Clusterin in kidney transplantation: novel biomarkers versus serum creatinine for early prediction of delayed graft function

Timothy J Pianta, Philip W Peake, John W Pickering, Michaela Kelleher, Nicholas A Buckley, Zoltan H Endre
Transplantation 2015, 99 (1): 171-9

BACKGROUND AND OBJECTIVES: Current methods for rapid detection of delayed graft function (DGF) after kidney transplantation are unreliable. Urinary clusterin is a biomarker of kidney injury but its utility for prediction of graft dysfunction is unknown.

METHODS: In a single-center, prospective cohort study of renal transplant recipients (N=81), urinary clusterin was measured serially between 4 hr and 7 days after transplantation. The utility of clusterin for prediction of DGF (hemodialysis within 7 days of transplantation) was compared with urinary interleukin (IL)-18, neutrophil gelatinase-associated lipocalin (NGAL), kidney injury molecule-1, serum creatinine, and clinical variables.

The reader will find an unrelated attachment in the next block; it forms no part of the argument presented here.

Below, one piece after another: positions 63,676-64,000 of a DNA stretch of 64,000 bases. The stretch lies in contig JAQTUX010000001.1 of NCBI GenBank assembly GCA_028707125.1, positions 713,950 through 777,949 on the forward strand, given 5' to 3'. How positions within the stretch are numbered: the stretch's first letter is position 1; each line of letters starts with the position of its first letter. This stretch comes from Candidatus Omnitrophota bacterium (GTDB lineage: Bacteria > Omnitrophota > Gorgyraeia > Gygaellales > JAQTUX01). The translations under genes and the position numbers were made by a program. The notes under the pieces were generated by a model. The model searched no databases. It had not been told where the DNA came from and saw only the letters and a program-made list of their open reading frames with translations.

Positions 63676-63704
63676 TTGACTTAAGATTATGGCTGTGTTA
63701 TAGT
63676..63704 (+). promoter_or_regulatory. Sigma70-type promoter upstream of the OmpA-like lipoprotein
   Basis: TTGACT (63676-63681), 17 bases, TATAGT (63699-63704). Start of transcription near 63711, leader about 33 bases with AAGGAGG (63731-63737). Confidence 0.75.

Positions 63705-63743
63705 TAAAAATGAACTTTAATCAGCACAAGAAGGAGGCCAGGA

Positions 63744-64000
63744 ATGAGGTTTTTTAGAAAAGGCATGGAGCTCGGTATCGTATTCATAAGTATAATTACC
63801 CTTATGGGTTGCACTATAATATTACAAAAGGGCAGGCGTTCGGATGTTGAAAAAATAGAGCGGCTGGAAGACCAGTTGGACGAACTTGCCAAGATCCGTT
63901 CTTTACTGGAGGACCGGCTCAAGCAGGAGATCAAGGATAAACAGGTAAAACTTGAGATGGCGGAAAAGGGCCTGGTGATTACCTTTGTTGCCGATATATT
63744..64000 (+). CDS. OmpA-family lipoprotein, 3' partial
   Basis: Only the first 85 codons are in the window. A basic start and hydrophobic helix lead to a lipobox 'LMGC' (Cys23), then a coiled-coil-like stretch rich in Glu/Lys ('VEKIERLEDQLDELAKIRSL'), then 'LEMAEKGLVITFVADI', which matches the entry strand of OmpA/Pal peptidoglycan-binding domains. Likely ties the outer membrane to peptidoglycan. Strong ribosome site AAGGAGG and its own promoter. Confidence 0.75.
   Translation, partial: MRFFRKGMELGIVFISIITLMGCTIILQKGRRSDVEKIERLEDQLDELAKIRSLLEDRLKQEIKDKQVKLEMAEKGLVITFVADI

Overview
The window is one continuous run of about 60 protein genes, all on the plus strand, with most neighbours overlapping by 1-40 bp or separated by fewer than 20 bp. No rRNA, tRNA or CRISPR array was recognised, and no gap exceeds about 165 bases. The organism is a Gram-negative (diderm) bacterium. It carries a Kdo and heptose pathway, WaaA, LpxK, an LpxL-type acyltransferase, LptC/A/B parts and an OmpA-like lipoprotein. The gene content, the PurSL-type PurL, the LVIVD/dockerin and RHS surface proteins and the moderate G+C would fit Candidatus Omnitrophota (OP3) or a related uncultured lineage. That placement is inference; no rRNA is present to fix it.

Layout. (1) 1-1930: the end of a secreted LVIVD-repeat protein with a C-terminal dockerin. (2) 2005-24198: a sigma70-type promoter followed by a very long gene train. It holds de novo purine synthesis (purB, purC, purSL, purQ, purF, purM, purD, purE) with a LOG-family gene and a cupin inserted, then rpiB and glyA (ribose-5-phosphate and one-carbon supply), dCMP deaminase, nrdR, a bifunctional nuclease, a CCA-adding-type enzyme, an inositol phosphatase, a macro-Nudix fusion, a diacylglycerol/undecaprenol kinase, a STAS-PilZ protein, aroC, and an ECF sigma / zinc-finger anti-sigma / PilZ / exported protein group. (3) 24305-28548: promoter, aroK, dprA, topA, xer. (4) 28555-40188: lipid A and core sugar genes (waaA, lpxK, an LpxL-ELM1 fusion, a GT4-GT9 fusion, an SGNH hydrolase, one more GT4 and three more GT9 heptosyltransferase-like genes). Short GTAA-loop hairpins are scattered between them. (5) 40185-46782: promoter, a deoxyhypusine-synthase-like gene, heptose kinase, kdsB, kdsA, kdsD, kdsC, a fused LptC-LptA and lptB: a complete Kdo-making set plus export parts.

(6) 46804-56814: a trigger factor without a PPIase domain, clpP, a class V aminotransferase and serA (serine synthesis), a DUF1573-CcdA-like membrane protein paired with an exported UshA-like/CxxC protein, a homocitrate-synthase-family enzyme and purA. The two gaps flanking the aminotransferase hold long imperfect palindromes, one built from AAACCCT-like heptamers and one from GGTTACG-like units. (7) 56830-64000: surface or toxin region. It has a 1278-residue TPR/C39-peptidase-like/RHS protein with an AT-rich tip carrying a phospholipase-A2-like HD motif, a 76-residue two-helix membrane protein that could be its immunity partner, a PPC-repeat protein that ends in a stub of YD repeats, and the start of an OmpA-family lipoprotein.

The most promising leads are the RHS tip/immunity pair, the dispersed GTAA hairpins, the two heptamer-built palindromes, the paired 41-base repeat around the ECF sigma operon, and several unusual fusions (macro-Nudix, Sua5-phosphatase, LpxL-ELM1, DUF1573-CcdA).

RESULTS: At 4 hr after reperfusion, anuria was highly specific, but of low sensitivity for detection of DGF. At 4 hr, receiver operating characteristic analysis suggested that urinary clusterin, IL-18, kidney injury molecule-1, and NGAL concentration were predictive of DGF. After adjusting for preoperative clinical variables and anuria, clusterin and IL-18 independently enhanced the clinical model for prediction of DGF. Kidney injury molecule-1 only modestly improved the prediction of DGF, whereas NGAL, serum creatinine, and the creatinine reduction ratio did not improve on the clinical model. At 12 hr, the creatinine reduction ratio independently predicted DGF.

CONCLUSION: Both urinary clusterin and IL-18 are useful biomarkers and may allow triaging of patients with DGF within 4 hr of transplantation. Relative performance of biomarkers for prediction of graft function is time-dependant. Early and frequent measurements of serum creatinine and calculation of the creatinine reduction ratio also predict DGF within 12 hr of reperfusion.

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